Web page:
It may be hard to remember now, but the YouTube app bundled with iOS is a holdover from the very first days of the very first iPhone — before the existence of the App Store, and when pre-loaded programs were really the only functionality offered by the device. Apple and Google were tightly connected in those days — Google's then-CEO Eric Schmidt was on Apple's board at the time, and Steve Jobs invited him on stage when the first iPhone was announced. "You can't think about the internet without thinking about Google," said Jobs. "We've been working very closely with them to make this all happen." For his part, Schmidt was effusive about Apple and the iPhone. "If we just sort of merge the companies we could call them AppleGoo."

Today's news that Apple will not include a native YouTube app in iOS 6 in favor of a forthcoming standalone app to be built by Google marks another endpoint for that partnership, a split that began when Apple abandoned Google Maps in iOS 6 — the very feature Eric Schmidt was on stage to announce in 2007.

But while the two sides are pulling apart, each new split has different motivations, and both Apple and Google stand to win and lose in different ways. And the specific repercussions of YouTube no longer being bundled in iOS are no different. Let's examine what it means for both sides — especially in the context of Apple saying its "license to use the YouTube app in iOS has ended."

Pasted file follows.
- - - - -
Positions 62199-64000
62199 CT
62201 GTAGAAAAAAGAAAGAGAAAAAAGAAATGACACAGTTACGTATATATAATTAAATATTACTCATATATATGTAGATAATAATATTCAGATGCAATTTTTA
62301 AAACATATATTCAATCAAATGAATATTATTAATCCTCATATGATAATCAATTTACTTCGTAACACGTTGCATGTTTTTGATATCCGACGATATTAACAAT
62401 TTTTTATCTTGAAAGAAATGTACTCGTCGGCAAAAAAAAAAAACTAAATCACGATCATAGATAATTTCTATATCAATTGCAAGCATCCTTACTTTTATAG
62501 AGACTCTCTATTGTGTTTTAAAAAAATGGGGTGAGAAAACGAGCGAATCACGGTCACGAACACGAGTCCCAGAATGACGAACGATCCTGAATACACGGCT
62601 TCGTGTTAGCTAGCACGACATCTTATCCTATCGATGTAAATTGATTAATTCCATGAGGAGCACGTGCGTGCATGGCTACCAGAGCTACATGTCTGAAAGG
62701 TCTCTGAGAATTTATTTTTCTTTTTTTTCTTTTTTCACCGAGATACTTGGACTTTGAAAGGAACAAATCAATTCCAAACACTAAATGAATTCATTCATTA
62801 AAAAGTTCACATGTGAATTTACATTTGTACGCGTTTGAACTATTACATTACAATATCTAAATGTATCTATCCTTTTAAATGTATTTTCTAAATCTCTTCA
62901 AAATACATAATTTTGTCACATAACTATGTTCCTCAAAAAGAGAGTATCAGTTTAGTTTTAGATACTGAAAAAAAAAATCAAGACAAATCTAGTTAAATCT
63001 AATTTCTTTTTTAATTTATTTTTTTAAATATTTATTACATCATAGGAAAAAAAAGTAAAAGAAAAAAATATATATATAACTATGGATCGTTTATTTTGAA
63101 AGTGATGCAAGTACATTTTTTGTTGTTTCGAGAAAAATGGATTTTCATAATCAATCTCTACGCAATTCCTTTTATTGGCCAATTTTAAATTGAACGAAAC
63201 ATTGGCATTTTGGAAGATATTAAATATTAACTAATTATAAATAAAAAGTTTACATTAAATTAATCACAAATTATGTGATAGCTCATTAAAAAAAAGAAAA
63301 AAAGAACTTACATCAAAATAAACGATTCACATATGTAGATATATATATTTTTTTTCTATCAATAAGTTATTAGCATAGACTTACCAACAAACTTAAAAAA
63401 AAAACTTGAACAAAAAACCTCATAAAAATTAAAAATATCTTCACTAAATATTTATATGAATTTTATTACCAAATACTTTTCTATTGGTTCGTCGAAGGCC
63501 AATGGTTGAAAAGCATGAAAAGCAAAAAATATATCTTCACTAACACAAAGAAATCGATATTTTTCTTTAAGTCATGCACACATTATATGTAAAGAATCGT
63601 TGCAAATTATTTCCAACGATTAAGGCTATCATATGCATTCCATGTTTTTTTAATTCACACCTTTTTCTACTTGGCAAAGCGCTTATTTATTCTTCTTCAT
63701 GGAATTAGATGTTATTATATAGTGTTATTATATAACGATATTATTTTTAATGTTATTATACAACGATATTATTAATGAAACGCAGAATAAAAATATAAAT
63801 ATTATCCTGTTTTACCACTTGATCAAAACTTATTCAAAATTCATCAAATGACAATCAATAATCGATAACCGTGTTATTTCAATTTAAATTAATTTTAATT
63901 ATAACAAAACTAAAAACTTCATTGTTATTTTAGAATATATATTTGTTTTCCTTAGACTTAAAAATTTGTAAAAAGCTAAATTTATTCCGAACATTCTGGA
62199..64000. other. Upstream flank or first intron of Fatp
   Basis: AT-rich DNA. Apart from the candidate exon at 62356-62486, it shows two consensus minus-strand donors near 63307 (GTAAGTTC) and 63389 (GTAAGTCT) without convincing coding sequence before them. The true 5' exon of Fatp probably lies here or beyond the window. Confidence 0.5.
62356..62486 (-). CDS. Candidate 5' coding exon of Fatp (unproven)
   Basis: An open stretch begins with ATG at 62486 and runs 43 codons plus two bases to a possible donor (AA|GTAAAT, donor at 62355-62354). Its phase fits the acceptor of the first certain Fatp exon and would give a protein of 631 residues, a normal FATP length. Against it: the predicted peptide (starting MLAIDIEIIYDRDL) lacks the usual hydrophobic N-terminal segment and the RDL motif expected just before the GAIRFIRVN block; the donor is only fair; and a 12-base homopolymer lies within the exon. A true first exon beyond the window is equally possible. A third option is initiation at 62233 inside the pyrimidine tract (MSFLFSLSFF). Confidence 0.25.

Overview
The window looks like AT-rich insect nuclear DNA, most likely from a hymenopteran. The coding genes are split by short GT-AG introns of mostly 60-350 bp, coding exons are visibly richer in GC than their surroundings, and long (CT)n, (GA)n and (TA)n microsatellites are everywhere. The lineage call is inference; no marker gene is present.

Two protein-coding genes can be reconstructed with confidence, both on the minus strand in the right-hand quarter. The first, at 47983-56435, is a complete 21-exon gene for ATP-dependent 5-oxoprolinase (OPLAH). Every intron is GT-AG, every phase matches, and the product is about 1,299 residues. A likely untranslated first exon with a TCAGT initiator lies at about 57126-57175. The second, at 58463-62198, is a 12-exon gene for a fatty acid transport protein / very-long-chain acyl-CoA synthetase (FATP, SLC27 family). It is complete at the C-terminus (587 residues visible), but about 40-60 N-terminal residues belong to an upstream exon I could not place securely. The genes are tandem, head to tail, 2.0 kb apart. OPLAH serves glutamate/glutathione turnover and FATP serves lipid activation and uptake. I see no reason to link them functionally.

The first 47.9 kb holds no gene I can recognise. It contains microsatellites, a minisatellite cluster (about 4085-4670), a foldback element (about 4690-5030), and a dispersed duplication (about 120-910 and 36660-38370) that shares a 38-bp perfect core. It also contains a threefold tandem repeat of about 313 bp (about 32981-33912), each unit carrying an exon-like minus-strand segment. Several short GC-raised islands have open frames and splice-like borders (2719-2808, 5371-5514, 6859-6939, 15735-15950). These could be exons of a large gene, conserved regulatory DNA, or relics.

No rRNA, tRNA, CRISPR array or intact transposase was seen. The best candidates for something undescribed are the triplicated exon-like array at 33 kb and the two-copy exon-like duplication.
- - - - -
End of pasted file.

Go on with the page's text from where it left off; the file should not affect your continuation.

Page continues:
YouTube ads on iOS could end up being a big boon for Google

First, Google will have a lot more flexibility with a standalone YouTube app. It will be able to update the app much more frequently — and hopefully bring it up to date with the mobile web YouTube experience, which is markedly better than the native app. Perhaps more importantly, Google can now control how it displays lucrative pre-roll advertising in the app. Video is becoming a sweet spot for mobile marketers, and YouTube ads on iOS could end up being a big boon for the search giant.

Apple, on the other hand, no longer has to pay whatever license fee may have existed for including YouTube in iOS. (YouTube has public APIs, but they don't seem to be a good option — Microsoft has formally complained about Google interfering with its Windows YouTube Phone app.) What's more, Apple doesn't have to pay its own developers to build an app for a service operated by a direct competitor. Instead, it can assume Google will want to keep YouTube in front of the huge numbers of iOS 6 users and build its own app. Which is exactly what's happening.

YouTube is peerless — the very definition of web video for most people

In the end, both Apple and Google had something to gain from this split — a markedly different situation than the removal of Google Maps from iOS earlier this year, where Apple had to acquire a mapping company and spend years building a directly competitive product before announcing the change. YouTube is peerless — the very definition of web video for most people. Apple's simply passing the cost of developing the iOS app back to Google, and Google is gaining the ability to monetize that experience much more directly. (It's notable that YouTube remains on the Apple TV, where only Apple can develop applications. YouTube is basic functionality for a connected TV device, so Apple has to keep development going.)

In fact, it seems like the only losers here are consumers — we'll get a less integrated YouTube experience in iOS 6, and probably end up watching more ads. Business as usual in the land of the free (web service).

Ben Popper contributed to this report.